Artigo em Inglês | MEDLINE | ID: mdl-31814534

RESUMO

Some coral-associated bacteria show protective roles for corals against pathogens. However, the distribution of coral-protecting bacteria in seawater is not well known. In addition, compared with the methods for investigating coral pathogens, few methods have been developed to detect coral-protecting bacteria. Here we prepared a simple method for detecting Ruegeria spp., some strains of which inhibit growth of the coral pathogen Vibrio coralliilyticus. We successfully obtained two Ruegeria-targeting primer sets through in silico and in vitro screening. The primer sets r38F-r30R and r445F-r446R, in addition to the newly designed universal primer set U357'F-U515'R, were evaluated in vitro using environmental DNA extracted from seawater collected in Osaka. These methods and primers should contribute to revealing the distribution of Ruegeria spp. in marine environments.


Assuntos
Primers do DNA , Rhodobacteraceae/genética , Rhodobacteraceae/isolamento & purificação , Água do Mar , Animais , Antozoários/microbiologia , Eletroforese em Gel de Poliacrilamida , Reação em Cadeia da Polimerase
19.
Arch Microbiol ; 202(4): 733-745, 2020 May.
Artigo em Inglês | MEDLINE | ID: mdl-31796989

RESUMO

A novel aerobic marine actinobacterium (strain S5-52T) belonging to the genus Glutamicibacter was isolated from the coral Favia veroni sampled from the Andaman Sea, India. Cells are Gram stain positive and rod shaped. The DNA G+C content was 58.7 mol%. The major quinones were MK-8 and MK-9. The polar lipids were diphosphatidylglycerol, phosphatidylglycerol, glycolipid, trimannosyldiacylglycerol, phospholipid and dimannosylglyceride. The peptidoglycan type was A4α. Strain S5-52T showed a maximum 16S rRNA similarity of 99.36% with Glutamicibacter halophytocola DSM 101718T. The genome of strain S5-52T was 3.57 Mb that contains 3274 protein coding sequences (CDS). DNA-DNA similarity and ANI values between S5-52T and the reference strains were below 70% and 95-96%, respectively. Analysis of genomic reduction events in the evolutionary path from the LUCA (last universal common ancestor) to G. mishrai LMG 29155T and G. halophytocola DSM 101718T exhibit a number of genes involved in amino acid metabolism, cell wall biogenesis and replication, recombination and repair mechanism that reduced in both the species. Based on phenotypic, chemotaxonomic properties and comparative genomic studies, the strain S5-52T is considered a novel species of the genus Glutamicibacter, for which the name Glutamicibacter mishrai sp. nov. is proposed. The type strain is S5-52T (= KCTC 39846T = LMG 29155T).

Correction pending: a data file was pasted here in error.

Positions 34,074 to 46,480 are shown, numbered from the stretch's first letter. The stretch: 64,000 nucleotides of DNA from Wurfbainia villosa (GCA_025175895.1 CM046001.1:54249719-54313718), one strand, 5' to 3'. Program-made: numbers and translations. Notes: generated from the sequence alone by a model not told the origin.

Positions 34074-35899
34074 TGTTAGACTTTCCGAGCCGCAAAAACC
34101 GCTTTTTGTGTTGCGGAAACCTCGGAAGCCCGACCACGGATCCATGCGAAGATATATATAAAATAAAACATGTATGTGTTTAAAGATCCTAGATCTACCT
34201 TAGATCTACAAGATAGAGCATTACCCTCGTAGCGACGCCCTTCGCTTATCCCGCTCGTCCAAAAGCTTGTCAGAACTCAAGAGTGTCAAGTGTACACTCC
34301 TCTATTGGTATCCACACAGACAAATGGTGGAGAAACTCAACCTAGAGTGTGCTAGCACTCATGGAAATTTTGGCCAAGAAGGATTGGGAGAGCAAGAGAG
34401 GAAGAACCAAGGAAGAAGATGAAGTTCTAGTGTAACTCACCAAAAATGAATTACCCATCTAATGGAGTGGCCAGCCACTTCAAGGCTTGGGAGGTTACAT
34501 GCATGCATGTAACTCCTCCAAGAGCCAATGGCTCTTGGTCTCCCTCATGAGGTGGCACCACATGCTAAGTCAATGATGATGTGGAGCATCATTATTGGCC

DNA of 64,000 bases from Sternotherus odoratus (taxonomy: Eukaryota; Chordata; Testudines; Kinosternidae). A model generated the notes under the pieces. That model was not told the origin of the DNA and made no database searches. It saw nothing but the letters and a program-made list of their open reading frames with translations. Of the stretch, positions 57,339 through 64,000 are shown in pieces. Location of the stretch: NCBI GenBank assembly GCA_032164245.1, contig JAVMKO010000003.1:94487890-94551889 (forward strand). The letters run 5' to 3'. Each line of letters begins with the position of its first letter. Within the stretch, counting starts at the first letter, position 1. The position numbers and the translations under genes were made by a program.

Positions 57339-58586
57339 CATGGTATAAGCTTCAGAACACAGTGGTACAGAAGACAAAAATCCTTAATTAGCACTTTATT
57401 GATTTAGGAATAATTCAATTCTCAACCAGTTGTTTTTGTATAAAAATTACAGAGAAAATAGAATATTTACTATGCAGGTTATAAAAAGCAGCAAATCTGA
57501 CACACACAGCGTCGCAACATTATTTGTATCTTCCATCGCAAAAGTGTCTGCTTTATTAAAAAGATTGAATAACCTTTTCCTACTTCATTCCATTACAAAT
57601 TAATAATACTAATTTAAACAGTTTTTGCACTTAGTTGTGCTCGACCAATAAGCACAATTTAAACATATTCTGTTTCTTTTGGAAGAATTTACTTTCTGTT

Assuntos
Antozoários/microbiologia , Micrococcaceae/classificação , Animais , Composição de Bases , DNA Bacteriano/genética , Glicolipídeos/análise , Índia , Micrococcaceae/genética , Micrococcaceae/isolamento & purificação , Oceanos e Mares , Peptidoglicano/análise , Fosfolipídeos/análise , Filogenia , RNA Ribossômico 16S/genética , Análise de Sequência de DNA
20.
Environ Microbiol ; 22(1): 397-412, 2020 01.
Artigo em Inglês | MEDLINE | ID: mdl-31709681

RESUMO

Reef-building corals form associations with a huge diversity of microorganisms, which are essential for the survival and well-being of their host. While the acquisition patterns of Symbiodiniaceae microalgal endosymbionts are strongly linked to the coral's reproductive strategy, few studies have investigated the transmission mode of bacteria, especially in brooding species. Here, we relied on 16S rRNA gene and Internal Transcribed Spacer 2 marker metabarcoding in conjunction with fluorescence in situ hybridisation microscopy to describe the onset of microbial associations in the common brooding coral Pocillopora acuta. We analysed the bacterial and Symbiodiniaceae community composition in five adult colonies, their larvae, and 4-day old recruits. Larvae and recruits inherited Symbiodiniaceae, as well as a small number of bacterial strains, from their parents. Rhodobacteraceae and Endozoicomonas were among the most abundant taxa that were likely maternally transmitted to the offspring. The presence of bacterial aggregates in newly released larvae was observed with confocal microscopy, confirming the occurrence of vertical transmission of bacteria in P. acuta. We concluded that host factors, as well as the environmental bacterial pool influenced the microbiome of P. acuta.


Assuntos
Antozoários/microbiologia , Recifes de Corais , Dinoflagelados/classificação , Gammaproteobacteria/classificação , Rhodobacteraceae/classificação , Animais , Dinoflagelados/genética , Dinoflagelados/isolamento & purificação , Gammaproteobacteria/genética , Gammaproteobacteria/isolamento & purificação , Microbiota , RNA Ribossômico 16S/genética , Rhodobacteraceae/genética , Rhodobacteraceae/isolamento & purificação